Death on the Cherwell by Mavis Doriel Hay is the second book which I’ve read by the author. I wasn’t too keen on the previous one but I found this one to be much better. It was first published in 1935 but my copy is one of those British Library Crime Classics re-prints.
The setting is a female college in Oxford. That happens to be a favourite setting for me and when I think about it I can trace my love of females in an educational establishment right back to the good old Enid Blyton Malory Towers series.
Four of Persephone College’s undergraduates are intent on forming a Lode League, a sort of secret society, apparently they are popular amongst the students. Their meeting place is on the corrugated iron roof of the college boathouse which is on the River Cherwell.
When they see a canoe coming along the river they’re worried that it might be the Bursar, a woman that they have a very low opinion of. At first they think the canoe is empty but as it floats closer they realise that someone is inside it. That someone turns out to be none other than the hated bursar. Is it foul play, did she commit suicide or was it simply an undergraduate prank which got out of hand? – as the police think.
Mavis Doriel Hay only wrote three books, this one being the second. I found the first one Murder Underground to be less than enthralling but this one which was published just one year later is such an improvement on the first one. Perhaps it was just that the setting was such a familiar one to her and the characters seem more realistic and natural with authentic banter amongst each other.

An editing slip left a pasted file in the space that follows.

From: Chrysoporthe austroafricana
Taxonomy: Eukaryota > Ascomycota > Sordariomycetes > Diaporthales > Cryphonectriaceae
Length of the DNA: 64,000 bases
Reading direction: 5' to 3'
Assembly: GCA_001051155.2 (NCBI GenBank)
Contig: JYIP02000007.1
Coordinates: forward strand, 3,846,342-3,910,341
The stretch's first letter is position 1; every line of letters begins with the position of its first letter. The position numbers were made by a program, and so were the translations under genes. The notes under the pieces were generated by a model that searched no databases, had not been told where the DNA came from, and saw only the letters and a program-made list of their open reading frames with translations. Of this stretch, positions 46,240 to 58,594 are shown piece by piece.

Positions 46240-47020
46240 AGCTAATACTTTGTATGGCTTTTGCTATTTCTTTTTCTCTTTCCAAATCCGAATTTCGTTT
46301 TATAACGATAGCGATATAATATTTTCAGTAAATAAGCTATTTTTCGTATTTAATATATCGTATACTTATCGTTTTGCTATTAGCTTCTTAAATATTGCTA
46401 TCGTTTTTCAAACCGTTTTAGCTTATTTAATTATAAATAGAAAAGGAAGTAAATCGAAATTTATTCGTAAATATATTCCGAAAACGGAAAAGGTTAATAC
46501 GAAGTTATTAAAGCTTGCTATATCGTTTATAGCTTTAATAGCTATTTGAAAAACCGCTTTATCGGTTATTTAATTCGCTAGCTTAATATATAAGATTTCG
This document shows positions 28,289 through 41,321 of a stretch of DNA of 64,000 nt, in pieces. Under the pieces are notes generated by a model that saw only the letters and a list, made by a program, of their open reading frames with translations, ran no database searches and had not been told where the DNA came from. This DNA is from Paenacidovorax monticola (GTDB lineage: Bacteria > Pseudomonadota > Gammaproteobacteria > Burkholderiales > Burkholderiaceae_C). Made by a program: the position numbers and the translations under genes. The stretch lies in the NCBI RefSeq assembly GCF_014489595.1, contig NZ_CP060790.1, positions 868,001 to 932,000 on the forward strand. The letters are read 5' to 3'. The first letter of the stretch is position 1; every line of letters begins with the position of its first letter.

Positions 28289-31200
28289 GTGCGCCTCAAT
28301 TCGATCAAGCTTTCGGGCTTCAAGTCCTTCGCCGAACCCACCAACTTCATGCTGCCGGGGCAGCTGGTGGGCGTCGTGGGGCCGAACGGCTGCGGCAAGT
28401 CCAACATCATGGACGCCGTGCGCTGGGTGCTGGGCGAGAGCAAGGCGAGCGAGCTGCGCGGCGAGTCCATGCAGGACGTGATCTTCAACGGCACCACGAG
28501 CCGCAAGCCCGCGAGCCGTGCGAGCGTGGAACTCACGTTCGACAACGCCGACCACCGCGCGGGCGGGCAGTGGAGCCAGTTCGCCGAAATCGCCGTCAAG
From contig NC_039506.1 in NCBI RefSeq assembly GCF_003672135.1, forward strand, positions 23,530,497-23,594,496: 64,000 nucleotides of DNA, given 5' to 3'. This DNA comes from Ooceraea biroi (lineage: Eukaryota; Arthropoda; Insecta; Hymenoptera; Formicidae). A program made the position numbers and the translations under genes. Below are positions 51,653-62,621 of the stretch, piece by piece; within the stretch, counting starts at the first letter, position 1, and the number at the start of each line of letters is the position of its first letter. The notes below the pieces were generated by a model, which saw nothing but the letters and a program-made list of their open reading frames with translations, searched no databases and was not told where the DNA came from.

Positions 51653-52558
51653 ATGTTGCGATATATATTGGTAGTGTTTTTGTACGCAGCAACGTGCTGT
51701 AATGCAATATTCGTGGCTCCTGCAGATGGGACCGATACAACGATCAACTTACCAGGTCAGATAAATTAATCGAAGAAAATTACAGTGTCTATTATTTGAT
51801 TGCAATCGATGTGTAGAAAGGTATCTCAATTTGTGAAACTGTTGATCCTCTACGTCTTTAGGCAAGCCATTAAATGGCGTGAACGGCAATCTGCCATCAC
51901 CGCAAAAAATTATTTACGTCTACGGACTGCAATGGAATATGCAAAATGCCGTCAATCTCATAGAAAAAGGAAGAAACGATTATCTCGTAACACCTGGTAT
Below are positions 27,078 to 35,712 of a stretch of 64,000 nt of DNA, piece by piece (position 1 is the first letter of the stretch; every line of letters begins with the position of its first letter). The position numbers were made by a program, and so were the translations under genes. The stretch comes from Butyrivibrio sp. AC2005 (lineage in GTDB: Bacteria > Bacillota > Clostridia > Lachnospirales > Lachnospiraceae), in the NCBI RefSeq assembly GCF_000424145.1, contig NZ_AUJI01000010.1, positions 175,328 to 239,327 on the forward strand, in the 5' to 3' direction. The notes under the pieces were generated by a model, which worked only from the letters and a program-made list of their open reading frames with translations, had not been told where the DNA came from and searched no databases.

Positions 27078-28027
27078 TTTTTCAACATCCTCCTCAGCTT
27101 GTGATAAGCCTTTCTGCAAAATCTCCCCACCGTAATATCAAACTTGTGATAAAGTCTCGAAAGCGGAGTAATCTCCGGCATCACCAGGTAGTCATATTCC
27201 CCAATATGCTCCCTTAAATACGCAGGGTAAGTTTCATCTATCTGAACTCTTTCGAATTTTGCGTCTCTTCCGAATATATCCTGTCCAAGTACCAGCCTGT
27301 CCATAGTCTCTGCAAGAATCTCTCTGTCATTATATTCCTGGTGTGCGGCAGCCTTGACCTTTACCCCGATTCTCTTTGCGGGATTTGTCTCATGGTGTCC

Coincidentally Death on the Cherwell was published in the same year as Dorothy L. Sayers very much more famous Gaudy Night. The settings are the same, only the actual colleges being different. There were only two women’s colleges in Oxford at that time apparently and it seems that Sayers and Hay used their own alma maters as settings, obviously just changing the names.
Hay only wrote one more crime fiction book but she did write a lot of books about rural crafts, which she was very keen on. She was instrumental in the resurgence of quilting in Wales.
She had three brothers, one was killed in 1916 at the Battle of Jutland, her youngest brother was killed when his Tiger Moth crashed in the Malayan jungle in 1939, in 1940 a third brother who had been captured by the Japanese died on the Thailand-Burma railway and as if that wasn’t bad enough – her Canadian husband who had joined the RAF was killed in a flying accident in 1943. It’s a wonder she stayed sane.